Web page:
[blindza] Re: Minor food preparation/serving issues/irritations

Hi Karel, thanks, I like your health cooking tips.
Thanks / Regards
Carl de Campos
E-Mail:  carldc@xxxxxxxxxx
Cell:  078 750 0307
Skype:  carl.de.campos
Personal Web Site:
http://carldc.net

----- Original Message ----- From: "Carel Ewald" <cewald@xxxxxxxxxxxxx>
To: <blindza@xxxxxxxxxxxxx>
Sent: Thursday, January 07, 2010 9:58 PM
Subject: [blindza] Re: Minor food preparation/serving issues/irritations


Hi J,

Best way I found to check if boerewors is cooked but still moist inside, is
to bend the wors at a angle of 90 degrees, if it bursts open it is good. I
have however found that the synthetic sleeves (calling it a sleeve as
intestine sounds no good) does not always adhere to this rule, so I make
sure I get the original thing always.

As for roasting in the weber, one sets the temperature with the top airflow
module and I would check it once a hour with one of the forks which shows
temperature. Going slowly to ensure soft and juicy meat, 80 degrees next to
the bone is wonderfully juicy  but not brown. I have to however ask a
sighted person what the temperature is since the temperature fork is not a
speaking one.

I do not do butter or margerine, so spreading and frying in butter is no
problem for me. Vegies are normally steamed, which goes a long way in
solving many issues, and it is a lot faster. Same applies to weber, where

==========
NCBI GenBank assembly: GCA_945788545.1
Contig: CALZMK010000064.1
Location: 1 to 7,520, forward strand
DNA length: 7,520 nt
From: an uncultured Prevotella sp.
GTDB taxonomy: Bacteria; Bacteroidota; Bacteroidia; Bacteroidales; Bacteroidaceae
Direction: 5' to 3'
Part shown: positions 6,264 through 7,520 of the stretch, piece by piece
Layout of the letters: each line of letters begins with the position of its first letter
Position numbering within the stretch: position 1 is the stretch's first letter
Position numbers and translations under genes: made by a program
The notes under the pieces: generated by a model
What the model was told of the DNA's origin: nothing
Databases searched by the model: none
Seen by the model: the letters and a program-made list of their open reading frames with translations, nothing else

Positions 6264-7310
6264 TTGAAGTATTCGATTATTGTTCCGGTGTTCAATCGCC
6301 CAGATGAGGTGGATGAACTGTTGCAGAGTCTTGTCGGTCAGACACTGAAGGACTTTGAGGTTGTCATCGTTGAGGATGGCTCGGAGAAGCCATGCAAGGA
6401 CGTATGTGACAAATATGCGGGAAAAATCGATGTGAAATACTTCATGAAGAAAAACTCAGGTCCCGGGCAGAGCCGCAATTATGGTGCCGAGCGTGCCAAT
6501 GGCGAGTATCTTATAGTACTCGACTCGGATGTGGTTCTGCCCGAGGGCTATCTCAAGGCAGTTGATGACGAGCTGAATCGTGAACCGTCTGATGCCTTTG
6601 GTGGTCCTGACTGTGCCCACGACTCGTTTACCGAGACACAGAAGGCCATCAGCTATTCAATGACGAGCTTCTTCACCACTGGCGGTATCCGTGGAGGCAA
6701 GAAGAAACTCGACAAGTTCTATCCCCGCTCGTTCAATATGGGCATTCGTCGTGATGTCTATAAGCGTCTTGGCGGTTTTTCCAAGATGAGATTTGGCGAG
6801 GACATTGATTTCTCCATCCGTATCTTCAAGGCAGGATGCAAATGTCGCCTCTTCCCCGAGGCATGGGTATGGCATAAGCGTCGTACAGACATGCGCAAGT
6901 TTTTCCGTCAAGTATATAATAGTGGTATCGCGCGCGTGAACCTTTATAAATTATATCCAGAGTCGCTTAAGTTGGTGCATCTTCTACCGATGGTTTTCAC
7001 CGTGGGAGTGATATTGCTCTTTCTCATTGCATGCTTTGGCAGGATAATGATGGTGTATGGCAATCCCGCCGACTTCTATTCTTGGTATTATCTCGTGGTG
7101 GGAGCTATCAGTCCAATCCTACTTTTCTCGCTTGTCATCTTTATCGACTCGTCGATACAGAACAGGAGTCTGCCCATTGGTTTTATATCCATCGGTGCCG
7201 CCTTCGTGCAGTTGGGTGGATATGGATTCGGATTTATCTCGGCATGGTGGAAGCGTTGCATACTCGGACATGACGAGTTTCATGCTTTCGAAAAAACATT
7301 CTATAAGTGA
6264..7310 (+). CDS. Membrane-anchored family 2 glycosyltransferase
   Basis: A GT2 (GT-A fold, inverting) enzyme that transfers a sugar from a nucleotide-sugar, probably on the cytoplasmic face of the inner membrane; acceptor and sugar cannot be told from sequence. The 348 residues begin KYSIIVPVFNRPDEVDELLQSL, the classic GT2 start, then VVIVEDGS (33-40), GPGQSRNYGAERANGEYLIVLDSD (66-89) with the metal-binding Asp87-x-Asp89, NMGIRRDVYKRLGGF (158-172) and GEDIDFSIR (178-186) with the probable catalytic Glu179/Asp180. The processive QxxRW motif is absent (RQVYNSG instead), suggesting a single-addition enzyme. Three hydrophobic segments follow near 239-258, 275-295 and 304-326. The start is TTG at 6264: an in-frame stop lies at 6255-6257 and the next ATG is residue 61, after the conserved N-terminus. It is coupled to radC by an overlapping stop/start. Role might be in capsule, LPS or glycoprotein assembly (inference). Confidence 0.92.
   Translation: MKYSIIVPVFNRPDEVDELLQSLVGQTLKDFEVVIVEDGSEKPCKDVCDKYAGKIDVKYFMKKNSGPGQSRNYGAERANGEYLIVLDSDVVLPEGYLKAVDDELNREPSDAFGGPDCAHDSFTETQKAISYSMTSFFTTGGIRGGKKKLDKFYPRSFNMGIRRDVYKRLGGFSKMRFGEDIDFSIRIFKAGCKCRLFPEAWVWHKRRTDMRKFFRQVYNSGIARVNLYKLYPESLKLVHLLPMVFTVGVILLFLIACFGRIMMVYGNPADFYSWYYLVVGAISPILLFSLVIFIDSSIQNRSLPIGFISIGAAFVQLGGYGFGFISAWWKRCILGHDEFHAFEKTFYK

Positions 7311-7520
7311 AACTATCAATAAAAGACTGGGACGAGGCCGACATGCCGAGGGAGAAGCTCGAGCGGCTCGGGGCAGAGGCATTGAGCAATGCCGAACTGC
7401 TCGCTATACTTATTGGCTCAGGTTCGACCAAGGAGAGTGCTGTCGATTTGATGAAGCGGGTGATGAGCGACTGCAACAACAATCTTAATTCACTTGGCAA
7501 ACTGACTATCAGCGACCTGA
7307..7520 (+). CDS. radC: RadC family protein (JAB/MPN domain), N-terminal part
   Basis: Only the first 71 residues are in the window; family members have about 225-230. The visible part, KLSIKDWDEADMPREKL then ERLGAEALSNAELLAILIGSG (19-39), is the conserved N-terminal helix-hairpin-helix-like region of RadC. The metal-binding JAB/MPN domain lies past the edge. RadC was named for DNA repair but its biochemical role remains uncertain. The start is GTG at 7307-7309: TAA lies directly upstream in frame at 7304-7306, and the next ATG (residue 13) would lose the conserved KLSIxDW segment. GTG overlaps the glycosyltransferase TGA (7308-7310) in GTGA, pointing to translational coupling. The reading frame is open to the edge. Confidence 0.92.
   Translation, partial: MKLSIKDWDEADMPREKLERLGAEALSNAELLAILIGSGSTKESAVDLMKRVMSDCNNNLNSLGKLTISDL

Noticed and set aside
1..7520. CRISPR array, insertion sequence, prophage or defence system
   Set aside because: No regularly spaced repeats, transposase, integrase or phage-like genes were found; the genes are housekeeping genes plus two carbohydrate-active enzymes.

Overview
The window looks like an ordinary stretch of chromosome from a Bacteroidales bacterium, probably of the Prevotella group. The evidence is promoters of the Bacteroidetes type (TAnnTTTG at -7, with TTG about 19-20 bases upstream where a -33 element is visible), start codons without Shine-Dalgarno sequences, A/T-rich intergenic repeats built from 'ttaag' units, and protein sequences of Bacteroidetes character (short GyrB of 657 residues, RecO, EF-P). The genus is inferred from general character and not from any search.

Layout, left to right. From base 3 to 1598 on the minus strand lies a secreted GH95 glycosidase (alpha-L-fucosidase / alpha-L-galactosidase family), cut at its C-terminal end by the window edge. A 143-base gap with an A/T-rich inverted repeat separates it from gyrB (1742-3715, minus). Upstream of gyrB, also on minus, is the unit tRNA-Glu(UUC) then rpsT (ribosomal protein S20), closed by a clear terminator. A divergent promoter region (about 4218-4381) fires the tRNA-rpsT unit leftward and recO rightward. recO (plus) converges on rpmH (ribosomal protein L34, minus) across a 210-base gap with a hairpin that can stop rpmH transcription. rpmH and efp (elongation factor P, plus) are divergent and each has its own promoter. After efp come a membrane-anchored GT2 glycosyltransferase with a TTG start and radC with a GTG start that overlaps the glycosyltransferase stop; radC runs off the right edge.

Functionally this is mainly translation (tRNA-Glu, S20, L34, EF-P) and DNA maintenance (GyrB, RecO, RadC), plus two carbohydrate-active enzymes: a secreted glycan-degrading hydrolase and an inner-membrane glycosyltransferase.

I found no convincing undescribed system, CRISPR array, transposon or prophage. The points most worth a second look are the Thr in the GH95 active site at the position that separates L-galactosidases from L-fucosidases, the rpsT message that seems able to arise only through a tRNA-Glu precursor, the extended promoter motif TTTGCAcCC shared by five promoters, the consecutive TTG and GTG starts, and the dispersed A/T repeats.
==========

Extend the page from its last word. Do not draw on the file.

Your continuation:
all is placed in the weber. Things like pumkin, sweet patato and mushrooms
are GS.


Thanks,

Carel Ewald

-----Original Message-----
From: Jacob Kruger [mailto:jacobk@xxxxxxxxxxxxxx]
Sent: Friday, January 08, 2010 7:40 AM
To: BlindZA
Cc: NAPSA Blind
Subject: [blindza] Re: Minor food preparation/serving issues/irritations

I'be got an electric frying pan, but it's a bit big to generally fit on the counter, so do most of my stuff in combinations of the microwave and either
baking in oven itsself, or in a normal frying pan, and I have different
sizes thereof for different things.

I will also be honest, and I call myself a cheese junkie, so I don't worry
too much about it lasting long enough - just make sure I have enough of it
to last...

Other thing is that for cooking, I definitely prefer mature cheddar, or
decent feta cheeses, along with parmesan etc. since any bland cheese will
just lose it's flavour when cooked therewith.

In terms of actual spices, sort of my top 3 are still paprika, which goes in

and on almost everything, garlic and origanum, but it really comes down to
preparation processes, and I have a few dishes I still call my specialities,

like chicken curry, and my mince that I made this week that can be used on
pasta, mashed potatoes, in mexican wraps etc. etc., and in that one the
flavour just varies depending on what I plan it for, and it really comes
down to me taking quite a while to really cook these things since although I

do also start them off on high to get things like onions started off frying